Uganda has launched its first ever guideline on sex education. The National Sexuality Education Framework 2018 aims to provide a formal, national direction for sex education within Uganda’s schools, ensuring that all programmes adhere to the same approach.
The problem is that Uganda’s society holds very traditional values. This is reflected in the country’s policies and laws, like the “anti-Gay law” which came into force in 2014 and criminalises homosexuality.
As a result of this social conservatism, the new sex education framework is based on religious and cultural values that instruct abstinence only teaching. Students are taught the virtue of premarital abstinence and marital faithfulness. They are also taught traditional gender roles for men and women and that masturbation and same-sex sexual relationships aren’t normal.
This formalises what has already been happening. Uganda has taken an abstinence-only approach in schools for a long time. The framework just makes it a matter of national policy.
But it doesn’t fit the reality. Many young people are already sexually active. We know this from the high rate of pregnancies and unsafe abortions in the country. One of the leading causes of death and disability among young Ugandan women are pregnancy-related.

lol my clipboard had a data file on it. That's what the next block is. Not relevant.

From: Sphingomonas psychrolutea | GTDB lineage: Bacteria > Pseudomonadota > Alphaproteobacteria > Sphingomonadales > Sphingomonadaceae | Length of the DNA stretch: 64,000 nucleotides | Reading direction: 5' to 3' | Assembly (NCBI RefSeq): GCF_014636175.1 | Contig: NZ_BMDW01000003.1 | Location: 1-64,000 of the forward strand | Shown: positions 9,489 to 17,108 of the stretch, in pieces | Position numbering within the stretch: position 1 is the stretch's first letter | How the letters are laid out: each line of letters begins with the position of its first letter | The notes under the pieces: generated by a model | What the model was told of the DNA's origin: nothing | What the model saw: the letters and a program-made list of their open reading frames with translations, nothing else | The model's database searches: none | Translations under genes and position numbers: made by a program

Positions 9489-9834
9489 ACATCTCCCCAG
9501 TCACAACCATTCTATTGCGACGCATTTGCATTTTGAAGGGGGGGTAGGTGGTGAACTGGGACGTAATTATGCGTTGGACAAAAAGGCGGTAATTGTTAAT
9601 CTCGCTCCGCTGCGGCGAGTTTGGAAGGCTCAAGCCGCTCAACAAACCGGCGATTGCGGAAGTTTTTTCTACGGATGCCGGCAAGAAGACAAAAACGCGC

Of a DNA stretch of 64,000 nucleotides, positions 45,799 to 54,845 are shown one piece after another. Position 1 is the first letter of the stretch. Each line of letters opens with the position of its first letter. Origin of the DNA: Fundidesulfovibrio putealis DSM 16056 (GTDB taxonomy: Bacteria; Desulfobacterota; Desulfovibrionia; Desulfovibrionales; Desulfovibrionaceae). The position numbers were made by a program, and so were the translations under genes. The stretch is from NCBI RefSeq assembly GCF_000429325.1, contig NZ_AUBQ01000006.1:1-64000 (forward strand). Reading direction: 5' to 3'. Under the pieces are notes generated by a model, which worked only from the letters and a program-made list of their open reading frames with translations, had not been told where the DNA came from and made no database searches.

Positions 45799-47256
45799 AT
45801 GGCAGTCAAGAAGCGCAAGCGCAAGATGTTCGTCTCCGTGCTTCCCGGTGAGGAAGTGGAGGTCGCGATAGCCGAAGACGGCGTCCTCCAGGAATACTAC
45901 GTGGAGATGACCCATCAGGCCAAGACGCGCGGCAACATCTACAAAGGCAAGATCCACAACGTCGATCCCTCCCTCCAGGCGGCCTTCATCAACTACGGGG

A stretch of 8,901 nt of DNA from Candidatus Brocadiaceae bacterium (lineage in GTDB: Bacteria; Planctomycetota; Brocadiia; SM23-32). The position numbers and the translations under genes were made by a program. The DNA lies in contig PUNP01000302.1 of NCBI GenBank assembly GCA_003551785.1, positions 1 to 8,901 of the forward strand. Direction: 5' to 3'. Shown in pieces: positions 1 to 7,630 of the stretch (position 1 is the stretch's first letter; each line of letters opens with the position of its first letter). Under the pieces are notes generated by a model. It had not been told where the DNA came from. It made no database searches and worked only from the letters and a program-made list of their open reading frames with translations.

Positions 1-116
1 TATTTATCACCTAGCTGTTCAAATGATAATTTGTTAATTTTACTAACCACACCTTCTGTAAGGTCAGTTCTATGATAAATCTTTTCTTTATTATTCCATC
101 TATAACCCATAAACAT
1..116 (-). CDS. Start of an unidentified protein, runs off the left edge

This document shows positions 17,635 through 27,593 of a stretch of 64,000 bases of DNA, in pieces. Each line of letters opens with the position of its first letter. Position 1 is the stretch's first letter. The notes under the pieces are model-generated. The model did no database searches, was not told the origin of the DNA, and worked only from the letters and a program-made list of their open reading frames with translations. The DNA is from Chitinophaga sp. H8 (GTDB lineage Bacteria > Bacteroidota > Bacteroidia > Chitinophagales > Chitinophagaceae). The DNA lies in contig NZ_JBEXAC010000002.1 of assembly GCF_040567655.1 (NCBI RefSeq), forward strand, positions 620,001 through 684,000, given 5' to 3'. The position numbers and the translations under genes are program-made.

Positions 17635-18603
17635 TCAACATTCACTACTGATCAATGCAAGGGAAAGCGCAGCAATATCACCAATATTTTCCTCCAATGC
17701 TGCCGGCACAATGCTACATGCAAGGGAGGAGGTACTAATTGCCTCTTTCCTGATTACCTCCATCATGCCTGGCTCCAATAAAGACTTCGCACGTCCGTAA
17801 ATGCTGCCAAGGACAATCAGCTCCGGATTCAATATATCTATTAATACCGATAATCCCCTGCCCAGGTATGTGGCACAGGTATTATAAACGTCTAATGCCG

To understand what policies would make more sense for the sexual and reproductive health of young people, I conducted research among students and sex education teachers in secondary schools in Kampala, Uganda’s capital, between 2008 and 2013.
My findings confirm that Uganda’s abstinence-only approach is problematic for a number of reasons. It limits students’ choices and it prevents them from trusting, accessing and using contraception. This in turn puts them at a higher risk of pregnancy, sexually transmitted infections and unsafe abortions.
The framework also shelters students from understanding and questioning harmful gender roles and stigmatises students who don’t adhere to society’s morally-accepted norms and values.